The PTI nevertheless established itself as the second party in Punjab, which definitely provides it with a base for growth in the future. However, the PTI is a new party with a charismatic leader but few political roots in the country and little infrastructure. It ran on vaguely populist promises, most of which would have been quite hard to fulfill if the PTI had won. Will the party be able to survive for the next five years? It is uncertain whether the PTI or the PPP will form the official opposition, but regardless the PML-N is absolutely dominant in Islamabad and Punjab and it has little need or use for the other parties. Will the PTI manage to hold together despite these challenges?
The incumbent PPP was trounced. That wasn’t surprising, since everybody (including the PPP) was expecting it. The governing party has been worn down and depleted by five years of power. Almost everybody agreed that they had done a really poor job in government, and their record (or lack thereof) left them very unpopular with many voters. It also didn’t help that because of Taliban attacks on them, the PPP wasn’t really in a position to carry out a real campaign (unlike the PML-N) and was forced to hide rather than actively campaign.
As mentioned above, regionalism remains very real in Pakistani politics. As an example, take the composition of the four provincial legislatures after the election:
Punjab (293/297): PML-N 214 seats, independents 42 seats, PTI 19 seats, PML-Q 7 seats, PPP 6 seats, Islamists 1 seat, others 4 seats
Sindh (123/130): PPP 65 seats, MQM 37 seats, PML-F 7 seats, independents 5 seats, PML-N 4 seats, PTI 1 seat, others 4 seats
KPK (97/99): PTI 35 seats, independents 13 seats, JUI (F) 13 seats, PML-N 12 seats, JI 7 seats, ANP 4 seats, PPP 2 seats, others 11 seats
Balochistan (50/51): PMAP 10 seats, PML-N 9 seats, Baloch nationalists 9 seats, independents 8 seats, JUI (F) 6 seats, PML-Q 5 seats, others 3 seats
The PML-N won a massive majority in the Punjab’s provincial legislature. In 2008, it had won 171 seats to the PPP’s 107 seats and the PML-Q’s 83 seats. Now it almost holds a three-fourths majority (and, if a few independents join the PML-N, it will have one). The PML-N has total and absolute domination of Punjab.
The PPP resisted fairly well in Sindh, where relatively little changed. The PPP swept rural Sindh besides the Pir’s strongholds which went to PML-F, while the MQM remains in control of Karachi. The PML-N did win seats (unlike in 2008), but it remains a non-entity. Similarly, the PTI failed to make a mark. Therefore, while the PPP was murdered everywhere outside of Sindh, it still managed a respectable performance in its Sindhi strongholds.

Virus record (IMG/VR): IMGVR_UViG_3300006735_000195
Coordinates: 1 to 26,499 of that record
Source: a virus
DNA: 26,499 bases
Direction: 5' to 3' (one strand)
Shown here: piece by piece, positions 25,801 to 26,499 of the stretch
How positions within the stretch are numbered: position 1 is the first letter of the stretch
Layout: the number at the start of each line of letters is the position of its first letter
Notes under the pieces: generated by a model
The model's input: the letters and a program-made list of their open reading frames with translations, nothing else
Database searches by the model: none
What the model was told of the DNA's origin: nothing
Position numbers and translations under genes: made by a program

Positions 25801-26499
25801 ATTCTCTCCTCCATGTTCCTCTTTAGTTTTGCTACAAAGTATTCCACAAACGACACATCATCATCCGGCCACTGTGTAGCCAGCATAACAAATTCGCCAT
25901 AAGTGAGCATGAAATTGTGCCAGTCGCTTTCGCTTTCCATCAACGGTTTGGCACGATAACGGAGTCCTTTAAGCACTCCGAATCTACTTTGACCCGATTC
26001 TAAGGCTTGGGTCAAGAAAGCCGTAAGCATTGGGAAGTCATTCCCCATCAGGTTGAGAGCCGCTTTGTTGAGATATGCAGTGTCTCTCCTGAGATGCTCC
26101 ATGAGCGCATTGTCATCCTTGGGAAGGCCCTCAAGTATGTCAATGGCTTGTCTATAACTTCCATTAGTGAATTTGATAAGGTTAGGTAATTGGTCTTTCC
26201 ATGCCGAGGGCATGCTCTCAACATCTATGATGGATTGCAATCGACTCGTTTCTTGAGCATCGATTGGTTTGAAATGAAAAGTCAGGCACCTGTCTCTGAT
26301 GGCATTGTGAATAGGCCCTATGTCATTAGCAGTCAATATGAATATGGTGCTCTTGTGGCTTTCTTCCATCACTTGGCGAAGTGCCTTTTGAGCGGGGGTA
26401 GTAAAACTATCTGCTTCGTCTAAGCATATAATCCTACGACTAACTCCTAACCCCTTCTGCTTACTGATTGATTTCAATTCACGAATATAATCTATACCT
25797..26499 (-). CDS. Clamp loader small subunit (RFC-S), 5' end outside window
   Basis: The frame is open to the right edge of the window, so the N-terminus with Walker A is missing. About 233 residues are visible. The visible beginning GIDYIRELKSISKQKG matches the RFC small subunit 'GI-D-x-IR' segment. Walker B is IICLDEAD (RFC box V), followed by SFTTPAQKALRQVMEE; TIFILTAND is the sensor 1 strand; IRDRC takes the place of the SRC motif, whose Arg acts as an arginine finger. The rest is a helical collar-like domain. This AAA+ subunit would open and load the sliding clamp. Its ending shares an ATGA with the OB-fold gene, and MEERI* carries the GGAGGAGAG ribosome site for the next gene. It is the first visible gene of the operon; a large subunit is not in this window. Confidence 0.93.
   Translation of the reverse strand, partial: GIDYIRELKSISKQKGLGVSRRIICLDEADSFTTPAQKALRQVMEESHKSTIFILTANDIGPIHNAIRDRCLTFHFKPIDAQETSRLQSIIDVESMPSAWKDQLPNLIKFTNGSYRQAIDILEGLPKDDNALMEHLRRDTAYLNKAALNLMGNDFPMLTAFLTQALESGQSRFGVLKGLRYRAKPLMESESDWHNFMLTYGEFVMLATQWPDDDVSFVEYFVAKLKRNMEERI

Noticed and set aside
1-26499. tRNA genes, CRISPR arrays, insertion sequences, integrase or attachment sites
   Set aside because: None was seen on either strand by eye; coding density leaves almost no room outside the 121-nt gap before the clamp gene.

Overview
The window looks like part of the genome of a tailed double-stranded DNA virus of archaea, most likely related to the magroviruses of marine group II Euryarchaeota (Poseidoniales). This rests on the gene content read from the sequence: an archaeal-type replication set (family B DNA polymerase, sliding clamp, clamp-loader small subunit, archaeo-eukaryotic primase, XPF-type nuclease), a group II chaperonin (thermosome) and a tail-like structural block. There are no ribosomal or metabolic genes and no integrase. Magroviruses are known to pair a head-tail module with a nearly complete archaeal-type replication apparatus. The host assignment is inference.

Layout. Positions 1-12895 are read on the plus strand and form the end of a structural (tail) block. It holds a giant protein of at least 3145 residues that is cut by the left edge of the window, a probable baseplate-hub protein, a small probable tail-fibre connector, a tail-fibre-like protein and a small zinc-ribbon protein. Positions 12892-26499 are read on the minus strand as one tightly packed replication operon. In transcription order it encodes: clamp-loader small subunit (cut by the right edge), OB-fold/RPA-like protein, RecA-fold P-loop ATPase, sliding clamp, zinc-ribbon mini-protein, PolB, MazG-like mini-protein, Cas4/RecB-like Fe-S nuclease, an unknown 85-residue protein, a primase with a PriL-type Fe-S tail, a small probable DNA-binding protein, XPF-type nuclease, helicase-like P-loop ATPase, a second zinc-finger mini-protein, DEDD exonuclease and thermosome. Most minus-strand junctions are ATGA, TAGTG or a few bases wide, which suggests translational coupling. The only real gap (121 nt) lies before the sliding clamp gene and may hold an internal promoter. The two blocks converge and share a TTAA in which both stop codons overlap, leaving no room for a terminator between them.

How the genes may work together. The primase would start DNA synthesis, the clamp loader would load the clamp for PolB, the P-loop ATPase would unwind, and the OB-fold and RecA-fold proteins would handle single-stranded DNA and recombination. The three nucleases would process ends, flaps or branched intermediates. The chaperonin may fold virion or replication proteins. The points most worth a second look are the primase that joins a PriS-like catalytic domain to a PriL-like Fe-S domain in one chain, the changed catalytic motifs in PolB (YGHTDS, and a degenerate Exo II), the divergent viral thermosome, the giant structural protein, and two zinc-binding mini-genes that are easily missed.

KPK saw the most change. The ANP, which had won 48 seats in 2008 and formed the provincial government since then, was wiped out – it won only 4 seats provincially and held on to a single constituency federally. The ANP suffered the brunt of the Taliban’s violence, and its record in office was probably relatively unpopular as well – unsurprising, given that governing KPK seems like a suicidal thing to do. It has been replaced by Imran Khan’s PTI, which won 35 seats in the provincial assembly and will be forming the next provincial government. The Islamist parties had their best results in the province, but they remain very weak compared to 2002. The PML-N has a bit of a foothold in the province, which it retained; the PPP, however, was wiped out.
Balochistan, for a change, was a hot mess. The PMAP (Pukhtunkhwa Milli Awami Party), another Pashtun nationalist party, won the most seats but there’s basically a three-way tie for control of the provincial assembly. Turnout was very low in Baloch-populated areas, but much higher in the Pashtun-populated areas. There is an ongoing separatist conflict in Balochistan, which the media and the world generally keeps silent about or doesn’t really know much about. Many Baloch nationalists have been tortured, abducted or simply “disappeared” by the military.’
As The Guardian put it: “Who needs a federation when you can have so much more fun doing things your own way.”
So, to sum it up, Pakistan held an election and a former Prime Minister returned to power – but only because he managed to clean up in Punjab while remaining quite marginal (or nonexistent) in other parts of the country. The other provinces of the country traditionally resent Punjabi dominance of politics in Pakistan, and with the Punjabi industrialist and political elite back in power at the federal level, there is a chance that if his policies are too partial in favour of Punjab, regional resentment will increase. Furthermore, his rivals – PPP and PTI – have either held or conquered their own provincial strongholds, which they can use to defy the federal government. With the 18th amendment, Pakistan’s provincial governments are more powerful than they were in the past.
Can Pakistan change for the better in the next five years? Optimism is nice, but I can’t help but be quite cynical (and pessimistic) about the whole thing. I prefer to be pleasantly surprised. Nawaz Sharif isn’t some new politician who has fired up crowds with an ambitious or novel agenda. He’s an old-timer (whose two previous governments were aborted) and who is certainly quite corrupt. Even with the best intentions, Pakistan is a tough place to govern – the country is a powder keg Besides the thousands of problems facing any problem, the executive isn’t the only source of power in the country – it faces the military, an activist judiciary, empowered provincial governments, terrorist or religious fundamentalist groups, and many quasi-mafias running around freely in places in Karachi.
Next: BC (Canada) and the Philippines. Stay tuned – apologies for delays in publishing these posts!